As always, thanks for stopping by.


Every good dog needs an education, not just the teaching of basic commands, but enough of an understanding about the ways of the human world they share with us to make appropriate decisions when circumstances require them to do so.

As many dogs do not.


Will your dog learn not to cross the street when cars are coming?  Probably not, but she definitely can learn to wait at the corner or the curb or whatever you have to separate pedestrians from traffic.  Will your dog learn the command “Use your inside voice”?  Maybe yes, maybe no.  But she can discern the difference between letting her hair down at home, so to speak, and manners befitting an outdoor cafe, a trip to the hardware store, a walk through a street fair.  How will she learn these things?  With education that is not robotic.  With education that encourages, even requires her to think and make decisions and to do so mostly for the pleasure of getting it right.  And by allowing her to figure things out when she is ready to do so.

When I take a service dog in training, meaning in my case, a puppy, to a restaurant, I do not ask her to sit or lie down next to the chair I am sitting on or under the table.  I usually tell the pup, this is your space for now, and proceed to converse with both the waiter and my companion.  Of course I do not ignore the pup.  I always watch her out of the corner of my eye.  At first, the pup will stand there.  What?  What!  What…  And then the pup, observing that I am happy to be where I am, will relax and either sit, fine with me, or lie down, also fine with me.  If you are lucky enough to be training a pup when you have an older, trained dog, the pup will merely copy the older dog.  Oh, he’s relaxed.  I think I’ll lie down, too.  Either way, the pup has made a sensible decision, and aside from perhaps an ear scritch, needs nothing from you.  Why not give a treat, say?  Because the emphasis is on the rightness, the comfort, the calmness, the satisfaction, the safety of making a carefully thought out, appropriate, sensible decision.  And the beginning of making good decisions when you are not around to give you opinion or a reward.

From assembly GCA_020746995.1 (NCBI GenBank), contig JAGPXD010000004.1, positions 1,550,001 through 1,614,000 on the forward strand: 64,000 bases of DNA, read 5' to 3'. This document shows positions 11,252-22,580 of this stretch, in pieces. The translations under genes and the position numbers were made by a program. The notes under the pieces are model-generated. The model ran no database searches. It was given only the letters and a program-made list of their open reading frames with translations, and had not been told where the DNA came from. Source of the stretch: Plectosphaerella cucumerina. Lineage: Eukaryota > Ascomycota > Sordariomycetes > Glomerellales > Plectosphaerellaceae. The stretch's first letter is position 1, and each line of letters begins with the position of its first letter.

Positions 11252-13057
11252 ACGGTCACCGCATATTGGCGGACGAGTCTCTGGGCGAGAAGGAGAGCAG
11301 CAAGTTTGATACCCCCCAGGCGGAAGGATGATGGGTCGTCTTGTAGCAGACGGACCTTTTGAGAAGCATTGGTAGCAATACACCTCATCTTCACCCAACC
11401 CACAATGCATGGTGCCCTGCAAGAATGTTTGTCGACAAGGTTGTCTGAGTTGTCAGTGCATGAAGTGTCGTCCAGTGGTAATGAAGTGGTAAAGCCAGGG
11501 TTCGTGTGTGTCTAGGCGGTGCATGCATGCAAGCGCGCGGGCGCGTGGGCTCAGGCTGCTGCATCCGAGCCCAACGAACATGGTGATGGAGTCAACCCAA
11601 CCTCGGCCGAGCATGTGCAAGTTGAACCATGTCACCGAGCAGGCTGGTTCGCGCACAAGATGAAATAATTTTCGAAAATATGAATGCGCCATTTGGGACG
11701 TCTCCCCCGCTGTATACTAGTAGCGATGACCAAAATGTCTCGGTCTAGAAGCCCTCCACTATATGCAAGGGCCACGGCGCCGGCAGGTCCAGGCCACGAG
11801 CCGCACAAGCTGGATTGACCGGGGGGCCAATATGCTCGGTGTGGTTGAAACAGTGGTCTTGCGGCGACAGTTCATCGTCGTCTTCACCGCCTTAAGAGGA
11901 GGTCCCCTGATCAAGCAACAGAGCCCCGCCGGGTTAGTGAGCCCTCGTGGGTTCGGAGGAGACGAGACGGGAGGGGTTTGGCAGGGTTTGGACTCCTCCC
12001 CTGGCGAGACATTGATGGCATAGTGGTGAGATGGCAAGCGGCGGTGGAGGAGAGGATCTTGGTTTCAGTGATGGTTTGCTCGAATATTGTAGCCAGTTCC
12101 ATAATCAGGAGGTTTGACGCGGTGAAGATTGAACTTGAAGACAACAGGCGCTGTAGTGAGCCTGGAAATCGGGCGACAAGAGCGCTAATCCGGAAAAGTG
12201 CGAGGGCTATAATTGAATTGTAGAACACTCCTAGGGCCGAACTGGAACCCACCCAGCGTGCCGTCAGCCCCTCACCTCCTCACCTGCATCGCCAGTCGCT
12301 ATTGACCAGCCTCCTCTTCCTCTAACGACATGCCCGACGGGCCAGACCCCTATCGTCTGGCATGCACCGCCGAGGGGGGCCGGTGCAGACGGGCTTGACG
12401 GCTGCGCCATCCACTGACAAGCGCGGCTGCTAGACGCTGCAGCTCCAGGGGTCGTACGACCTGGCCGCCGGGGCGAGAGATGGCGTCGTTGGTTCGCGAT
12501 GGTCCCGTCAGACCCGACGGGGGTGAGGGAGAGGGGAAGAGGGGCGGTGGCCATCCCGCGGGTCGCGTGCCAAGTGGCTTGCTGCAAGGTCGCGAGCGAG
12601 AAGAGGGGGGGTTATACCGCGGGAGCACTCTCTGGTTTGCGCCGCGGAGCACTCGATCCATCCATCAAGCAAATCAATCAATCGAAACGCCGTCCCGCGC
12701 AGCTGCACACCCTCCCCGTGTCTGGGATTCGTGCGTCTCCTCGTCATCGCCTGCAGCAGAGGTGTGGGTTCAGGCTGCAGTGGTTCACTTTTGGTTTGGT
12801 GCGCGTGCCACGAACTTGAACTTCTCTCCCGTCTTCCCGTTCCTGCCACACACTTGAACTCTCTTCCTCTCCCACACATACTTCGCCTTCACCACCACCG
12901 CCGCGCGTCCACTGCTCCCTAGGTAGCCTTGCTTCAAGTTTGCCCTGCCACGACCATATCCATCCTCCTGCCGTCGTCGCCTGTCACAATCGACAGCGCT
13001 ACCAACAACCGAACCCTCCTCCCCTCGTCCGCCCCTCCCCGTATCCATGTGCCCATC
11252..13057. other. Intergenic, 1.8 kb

Are you teaching your pup to heel?  Good for you.  When you say the command, eventually your dog will fall in at your side.  But the dog who has been allowed to make sensible decisions will also fall in at your side when you are walking in a crowd. And like a service dog who often will help other people when that’s an appropriate thing to do (yes, it is appropriate sometimes), your dog may begin to decide when there’s something she can do without being asked.  She may get close to you or someone else who is feeling bad or sad.  She may put herself between you and something causing you to be stressed.  She may even bring a toy or ball when you are the one who needs to play.  She may pull you into the park, but not into the street.  She may – but don’t count on it – make the sensible but heart wrenching decision not to steal the defrosting roast.  Yeah, well, maybe that’s more sensible than we can count on.  But still.

As always, thanks for stopping by.  It was the sensible thing to do!




I have partnered with INSIDE THE BOX MEDIA to sell some of my favorite drawings, as well as brand new cartoons, as lovingly enlarged prints, hand signed and ready to be framed.  These can be purchased through insidetheboxmedia.com/store and look wonderful big.  Here is one from the first series.  Please go to the site to see the others.


As requested, I am putting up a few small, original pen and ink drawings for sale as well.  These drawings can be purchased directly from me.  They are $310 each, including postage.  If you are interested in one of the original drawings, please message me via Facebook and I will tell you where to send the check and reserve the drawing you have chosen.

A few weeks ago, sitting in the hot tub after my swim, the two other people soaking away aches and pains began a discussion about Sky, my service dog, who, as usual, was parked at the side of the hot tub inches from where I was sitting.

“Isn’t it natural,” one of them asked, “for dogs to want to go up to everyone and be petted?”  Translation: Not letting me pet your dog is cruel to her.

“And what if someone on the bus is allergic?” the gentleman asked, a smile on his face as he question my rights, always nasty, always with a smile on his face.